Teenagers’ experiences with online sexual/romantic activities were associated with experiences of offline sexual/romantic activities. Multiple regressions showed that age (older) and risk behaviour contributed to higher engagement in offline sexual/romantic activities. In contrast, only higher risk behaviour contributed to higher engagement in online sexual/romantic activities for boys, but for girl several factors, such as age (younger), lower body esteem, higher risk- and problem behaviour contributed to higher engagement in online sexual/romantic activities. We discuss this result from a gender perspective.

  • 44.
    Stattin, Håkan
    et al.
    Örebro University, School of Law, Psychology and Social Work.
    Kerr, Margaret
    Örebro University, School of Law, Psychology and Social Work.
    Skoog, Therése
    Örebro University, School of Law, Psychology and Social Work.
    Early pubertal timing and girls' problem behavior: integrating two hypotheses2011In: Journal of Youth and Adolescence, ISSN 0047-2891, E-ISSN 1573-6601, Vol. 40, no 10, p. 1271-1287Article in journal (Refereed)
    Abstract [en]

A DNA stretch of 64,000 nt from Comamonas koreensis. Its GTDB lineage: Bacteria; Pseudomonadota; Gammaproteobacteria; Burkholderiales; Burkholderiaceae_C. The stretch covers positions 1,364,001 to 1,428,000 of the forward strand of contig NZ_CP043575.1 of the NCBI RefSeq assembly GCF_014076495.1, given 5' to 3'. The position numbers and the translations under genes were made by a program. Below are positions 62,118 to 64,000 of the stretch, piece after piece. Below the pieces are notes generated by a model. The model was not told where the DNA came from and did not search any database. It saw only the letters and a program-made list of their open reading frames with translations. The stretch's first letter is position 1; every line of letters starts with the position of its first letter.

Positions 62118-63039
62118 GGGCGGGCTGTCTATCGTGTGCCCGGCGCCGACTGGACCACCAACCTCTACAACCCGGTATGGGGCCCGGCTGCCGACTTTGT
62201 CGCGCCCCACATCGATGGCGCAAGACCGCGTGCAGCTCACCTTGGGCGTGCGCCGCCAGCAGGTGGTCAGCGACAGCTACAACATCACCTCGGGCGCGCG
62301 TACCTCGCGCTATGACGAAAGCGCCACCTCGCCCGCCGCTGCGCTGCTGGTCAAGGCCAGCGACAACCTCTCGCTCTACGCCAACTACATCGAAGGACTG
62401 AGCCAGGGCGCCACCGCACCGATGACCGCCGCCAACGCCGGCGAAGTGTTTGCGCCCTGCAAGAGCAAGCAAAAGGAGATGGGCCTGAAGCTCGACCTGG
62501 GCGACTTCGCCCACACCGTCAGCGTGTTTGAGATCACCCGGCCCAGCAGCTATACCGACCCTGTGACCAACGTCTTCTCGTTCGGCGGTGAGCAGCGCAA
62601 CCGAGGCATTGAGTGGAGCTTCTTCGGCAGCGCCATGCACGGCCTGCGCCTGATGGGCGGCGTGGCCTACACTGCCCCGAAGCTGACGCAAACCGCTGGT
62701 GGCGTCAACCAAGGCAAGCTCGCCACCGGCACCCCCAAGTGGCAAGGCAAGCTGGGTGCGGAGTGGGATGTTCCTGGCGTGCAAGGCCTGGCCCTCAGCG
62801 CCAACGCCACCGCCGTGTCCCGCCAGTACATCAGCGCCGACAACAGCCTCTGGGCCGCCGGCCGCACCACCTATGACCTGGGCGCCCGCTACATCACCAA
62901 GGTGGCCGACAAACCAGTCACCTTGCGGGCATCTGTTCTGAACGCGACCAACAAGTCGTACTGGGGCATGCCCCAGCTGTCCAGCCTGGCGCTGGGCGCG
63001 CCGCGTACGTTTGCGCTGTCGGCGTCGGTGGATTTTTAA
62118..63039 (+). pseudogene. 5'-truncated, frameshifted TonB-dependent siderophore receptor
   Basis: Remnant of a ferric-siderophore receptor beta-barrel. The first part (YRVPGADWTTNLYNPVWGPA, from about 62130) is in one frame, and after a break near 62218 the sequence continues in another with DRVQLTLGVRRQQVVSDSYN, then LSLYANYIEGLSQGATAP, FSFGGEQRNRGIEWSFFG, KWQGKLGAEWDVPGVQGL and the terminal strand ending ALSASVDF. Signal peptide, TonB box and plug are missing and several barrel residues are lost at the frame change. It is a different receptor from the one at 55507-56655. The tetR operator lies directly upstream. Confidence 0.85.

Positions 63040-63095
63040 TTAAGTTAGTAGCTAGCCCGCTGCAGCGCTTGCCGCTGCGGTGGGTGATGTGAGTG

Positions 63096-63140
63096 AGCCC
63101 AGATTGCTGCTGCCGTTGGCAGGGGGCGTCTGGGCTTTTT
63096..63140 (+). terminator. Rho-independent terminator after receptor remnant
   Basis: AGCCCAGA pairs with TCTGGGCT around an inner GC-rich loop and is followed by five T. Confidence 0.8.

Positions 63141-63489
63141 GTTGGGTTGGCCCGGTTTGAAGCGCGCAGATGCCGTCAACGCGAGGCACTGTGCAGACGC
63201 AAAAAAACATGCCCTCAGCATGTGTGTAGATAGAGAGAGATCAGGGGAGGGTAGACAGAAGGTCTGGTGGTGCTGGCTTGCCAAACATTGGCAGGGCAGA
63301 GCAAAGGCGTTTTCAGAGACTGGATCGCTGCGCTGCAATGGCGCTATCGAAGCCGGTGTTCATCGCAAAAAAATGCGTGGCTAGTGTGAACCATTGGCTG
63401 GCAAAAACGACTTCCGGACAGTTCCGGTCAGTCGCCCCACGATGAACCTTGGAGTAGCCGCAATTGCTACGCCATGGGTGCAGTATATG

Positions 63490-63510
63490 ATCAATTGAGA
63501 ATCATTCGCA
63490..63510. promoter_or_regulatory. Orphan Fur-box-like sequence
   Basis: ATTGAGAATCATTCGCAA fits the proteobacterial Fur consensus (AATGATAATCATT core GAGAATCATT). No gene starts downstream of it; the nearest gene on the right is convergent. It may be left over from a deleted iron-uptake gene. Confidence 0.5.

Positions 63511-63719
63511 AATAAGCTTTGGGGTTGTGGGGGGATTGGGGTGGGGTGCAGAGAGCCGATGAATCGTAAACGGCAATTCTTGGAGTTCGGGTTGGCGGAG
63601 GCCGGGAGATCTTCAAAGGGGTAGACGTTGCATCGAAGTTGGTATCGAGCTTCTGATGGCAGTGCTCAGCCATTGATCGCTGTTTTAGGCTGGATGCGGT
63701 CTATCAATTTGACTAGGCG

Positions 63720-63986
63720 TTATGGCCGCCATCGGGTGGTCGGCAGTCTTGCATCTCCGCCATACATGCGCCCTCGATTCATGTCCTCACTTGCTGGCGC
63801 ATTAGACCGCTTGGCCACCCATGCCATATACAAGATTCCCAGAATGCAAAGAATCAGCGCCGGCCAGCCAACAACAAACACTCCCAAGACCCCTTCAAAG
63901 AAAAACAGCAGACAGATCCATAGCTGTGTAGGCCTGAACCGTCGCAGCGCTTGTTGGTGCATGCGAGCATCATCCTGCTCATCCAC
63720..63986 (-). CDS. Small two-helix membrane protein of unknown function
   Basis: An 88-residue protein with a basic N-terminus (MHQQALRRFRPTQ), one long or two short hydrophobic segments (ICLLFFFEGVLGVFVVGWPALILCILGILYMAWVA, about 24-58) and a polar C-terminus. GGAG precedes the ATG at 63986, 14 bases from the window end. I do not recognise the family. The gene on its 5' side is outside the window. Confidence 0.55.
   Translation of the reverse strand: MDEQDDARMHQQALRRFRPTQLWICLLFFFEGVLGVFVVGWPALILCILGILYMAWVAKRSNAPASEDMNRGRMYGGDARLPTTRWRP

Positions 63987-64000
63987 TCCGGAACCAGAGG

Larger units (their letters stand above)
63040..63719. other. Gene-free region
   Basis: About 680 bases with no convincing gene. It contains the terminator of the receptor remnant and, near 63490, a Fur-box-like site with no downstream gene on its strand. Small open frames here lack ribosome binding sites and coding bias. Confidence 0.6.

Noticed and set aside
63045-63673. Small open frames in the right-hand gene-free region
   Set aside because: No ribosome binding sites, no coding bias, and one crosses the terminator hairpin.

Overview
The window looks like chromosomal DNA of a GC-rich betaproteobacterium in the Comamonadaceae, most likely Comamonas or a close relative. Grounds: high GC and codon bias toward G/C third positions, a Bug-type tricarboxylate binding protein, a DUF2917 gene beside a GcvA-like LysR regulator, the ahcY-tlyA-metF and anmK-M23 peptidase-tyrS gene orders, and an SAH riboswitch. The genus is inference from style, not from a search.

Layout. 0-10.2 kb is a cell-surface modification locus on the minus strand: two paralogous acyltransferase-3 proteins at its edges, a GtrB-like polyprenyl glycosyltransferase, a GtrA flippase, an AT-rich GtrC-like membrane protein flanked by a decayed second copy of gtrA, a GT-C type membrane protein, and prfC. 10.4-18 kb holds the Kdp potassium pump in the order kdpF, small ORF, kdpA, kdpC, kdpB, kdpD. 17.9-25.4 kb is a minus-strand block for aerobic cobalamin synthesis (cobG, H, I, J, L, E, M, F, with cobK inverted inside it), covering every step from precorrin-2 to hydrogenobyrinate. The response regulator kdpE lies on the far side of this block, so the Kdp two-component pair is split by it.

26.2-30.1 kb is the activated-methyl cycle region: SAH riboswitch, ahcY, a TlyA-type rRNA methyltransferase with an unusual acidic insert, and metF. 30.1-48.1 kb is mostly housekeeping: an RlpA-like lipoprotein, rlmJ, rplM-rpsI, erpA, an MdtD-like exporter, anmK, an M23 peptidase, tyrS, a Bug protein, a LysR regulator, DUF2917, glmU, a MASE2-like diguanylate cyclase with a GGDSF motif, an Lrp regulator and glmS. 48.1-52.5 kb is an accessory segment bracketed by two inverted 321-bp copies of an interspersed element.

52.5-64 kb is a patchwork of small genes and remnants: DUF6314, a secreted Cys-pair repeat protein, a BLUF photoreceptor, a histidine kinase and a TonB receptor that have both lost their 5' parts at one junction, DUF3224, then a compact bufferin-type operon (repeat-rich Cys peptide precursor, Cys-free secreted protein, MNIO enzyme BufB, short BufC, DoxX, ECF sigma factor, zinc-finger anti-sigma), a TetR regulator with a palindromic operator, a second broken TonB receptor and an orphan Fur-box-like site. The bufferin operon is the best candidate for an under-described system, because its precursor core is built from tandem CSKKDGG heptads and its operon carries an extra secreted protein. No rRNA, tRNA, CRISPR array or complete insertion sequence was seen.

Girls' early pubertal timing has been linked in many studies to behavioral problems such as delinquency and substance use. The theoretical explanations for these links have often involved the girls' peer relationships, but contexts have also been considered important in some explanations. By integrating two theoretical models, the peer-socialization and the contextual-amplification hypotheses, we propose a contextual framework for explaining the link between early pubertal timing and external problem behavior in girls. We hypothesize that early developing girls engage in unhealthy, dangerous, and risky behavior under contextual conditions that promote access to older friends and opposite-sex relationships. Under other conditions it is less likely. We tested this integrated hypothesis in two studies conducted in Sweden. The first was a cross-sectional study with information about school and free-time friends in a community sample (N = 284). Early pubertal timing was linked to having older, more normbreaking friends outside of school, but not in school, thus suggesting that the school context interferes early-developing girls' selection of older peers. The second study involved both a longitudinal (N = 434) and a cross-sectional sample of girls (N = 634), where we examined a leisure setting that is known to attract delinquent youth. Results showed that early pubertal timing was most strongly linked to delinquency for girls who spent time in this context and were heavily involved with boys and peers. In sum, results from both studies supported our predictions that certain contexts would amplify the peer-socialization effect. Overall, we conclude that the integrated peer-socialization/contextual-amplification model satisfactorily explains the link between pubertal timing and external problem behavior.